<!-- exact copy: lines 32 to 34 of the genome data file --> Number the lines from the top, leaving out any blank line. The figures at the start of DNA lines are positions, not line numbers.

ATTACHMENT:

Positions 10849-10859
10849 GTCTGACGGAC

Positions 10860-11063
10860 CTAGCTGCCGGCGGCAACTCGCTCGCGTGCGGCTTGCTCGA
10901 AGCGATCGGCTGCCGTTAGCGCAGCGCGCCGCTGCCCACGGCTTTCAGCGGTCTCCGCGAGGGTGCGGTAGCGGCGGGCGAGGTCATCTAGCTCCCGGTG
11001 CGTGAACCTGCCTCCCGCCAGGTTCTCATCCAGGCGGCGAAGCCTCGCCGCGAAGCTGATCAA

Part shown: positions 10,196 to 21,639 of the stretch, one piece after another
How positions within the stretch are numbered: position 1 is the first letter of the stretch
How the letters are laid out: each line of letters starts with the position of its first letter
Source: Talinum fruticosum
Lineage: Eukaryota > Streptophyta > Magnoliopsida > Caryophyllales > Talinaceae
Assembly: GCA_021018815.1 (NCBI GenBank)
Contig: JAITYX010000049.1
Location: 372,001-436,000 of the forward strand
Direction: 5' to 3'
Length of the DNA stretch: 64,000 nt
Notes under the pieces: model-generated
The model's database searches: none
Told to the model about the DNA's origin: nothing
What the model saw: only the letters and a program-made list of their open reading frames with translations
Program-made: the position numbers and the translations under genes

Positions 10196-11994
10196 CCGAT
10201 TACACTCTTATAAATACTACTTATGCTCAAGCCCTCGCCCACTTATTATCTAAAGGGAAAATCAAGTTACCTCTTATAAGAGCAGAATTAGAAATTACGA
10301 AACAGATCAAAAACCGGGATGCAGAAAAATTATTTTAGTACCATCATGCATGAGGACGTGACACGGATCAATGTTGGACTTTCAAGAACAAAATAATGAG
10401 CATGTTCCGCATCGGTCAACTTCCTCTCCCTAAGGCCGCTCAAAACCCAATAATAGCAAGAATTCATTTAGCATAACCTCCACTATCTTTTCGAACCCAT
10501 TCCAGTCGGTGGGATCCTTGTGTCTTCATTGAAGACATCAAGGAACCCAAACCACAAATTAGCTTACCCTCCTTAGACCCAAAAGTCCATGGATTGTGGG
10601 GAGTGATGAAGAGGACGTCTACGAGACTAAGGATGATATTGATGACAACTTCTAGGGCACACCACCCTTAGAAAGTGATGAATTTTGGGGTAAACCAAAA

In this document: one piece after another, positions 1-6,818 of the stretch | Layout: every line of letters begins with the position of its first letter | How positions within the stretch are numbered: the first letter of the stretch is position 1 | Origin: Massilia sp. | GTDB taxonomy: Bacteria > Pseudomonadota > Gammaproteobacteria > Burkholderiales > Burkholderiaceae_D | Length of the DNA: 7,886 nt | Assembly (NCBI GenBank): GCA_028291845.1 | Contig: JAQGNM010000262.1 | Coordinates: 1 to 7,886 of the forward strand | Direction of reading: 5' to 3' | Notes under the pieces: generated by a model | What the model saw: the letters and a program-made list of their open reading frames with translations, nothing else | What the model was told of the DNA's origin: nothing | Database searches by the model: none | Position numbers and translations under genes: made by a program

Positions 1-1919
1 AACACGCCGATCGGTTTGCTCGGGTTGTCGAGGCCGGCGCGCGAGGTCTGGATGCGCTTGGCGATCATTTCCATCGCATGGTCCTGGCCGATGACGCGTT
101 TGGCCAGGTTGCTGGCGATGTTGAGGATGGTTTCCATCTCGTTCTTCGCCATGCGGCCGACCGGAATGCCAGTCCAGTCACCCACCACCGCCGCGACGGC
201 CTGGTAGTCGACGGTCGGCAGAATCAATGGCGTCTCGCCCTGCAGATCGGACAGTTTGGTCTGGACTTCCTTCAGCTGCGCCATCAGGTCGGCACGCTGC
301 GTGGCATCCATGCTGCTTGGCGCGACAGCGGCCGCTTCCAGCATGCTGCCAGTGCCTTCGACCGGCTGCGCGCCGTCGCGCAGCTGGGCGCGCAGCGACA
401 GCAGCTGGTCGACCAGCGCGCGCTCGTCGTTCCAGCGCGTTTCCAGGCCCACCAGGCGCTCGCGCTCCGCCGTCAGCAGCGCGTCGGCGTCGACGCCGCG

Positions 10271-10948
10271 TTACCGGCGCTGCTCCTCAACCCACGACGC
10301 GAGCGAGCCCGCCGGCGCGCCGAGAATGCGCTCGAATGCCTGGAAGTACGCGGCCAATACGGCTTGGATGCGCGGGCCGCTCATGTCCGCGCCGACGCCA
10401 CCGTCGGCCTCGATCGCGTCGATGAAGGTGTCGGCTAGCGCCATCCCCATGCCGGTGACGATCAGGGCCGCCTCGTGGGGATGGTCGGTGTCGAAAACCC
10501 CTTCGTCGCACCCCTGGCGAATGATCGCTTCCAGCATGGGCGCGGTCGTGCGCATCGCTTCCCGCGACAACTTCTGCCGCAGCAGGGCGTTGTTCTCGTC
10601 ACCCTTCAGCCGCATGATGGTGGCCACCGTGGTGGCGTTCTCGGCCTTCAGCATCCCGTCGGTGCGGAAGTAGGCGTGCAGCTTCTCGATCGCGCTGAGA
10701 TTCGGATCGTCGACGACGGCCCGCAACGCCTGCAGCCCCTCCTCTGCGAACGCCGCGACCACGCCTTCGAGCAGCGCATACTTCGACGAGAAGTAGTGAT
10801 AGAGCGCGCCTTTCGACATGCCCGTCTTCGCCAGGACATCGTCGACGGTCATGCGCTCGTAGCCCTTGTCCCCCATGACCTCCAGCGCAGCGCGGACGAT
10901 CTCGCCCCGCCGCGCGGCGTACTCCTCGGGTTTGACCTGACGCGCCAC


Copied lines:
101 TGGCCAGGTTGCTGGCGATGTTGAGGATGGTTTCCATCTCGTTCTTCGCCATGCGGCCGACCGGAATGCCAGTCCAGTCACCCACCACCGCCGCGACGGC
201 CTGGTAGTCGACGGTCGGCAGAATCAATGGCGTCTCGCCCTGCAGATCGGACAGTTTGGTCTGGACTTCCTTCAGCTGCGCCATCAGGTCGGCACGCTGC
301 GTGGCATCCATGCTGCTTGGCGCGACAGCGGCCGCTTCCAGCATGCTGCCAGTGCCTTCGACCGGCTGCGCGCCGTCGCGCAGCTGGGCGCGCAGCGACA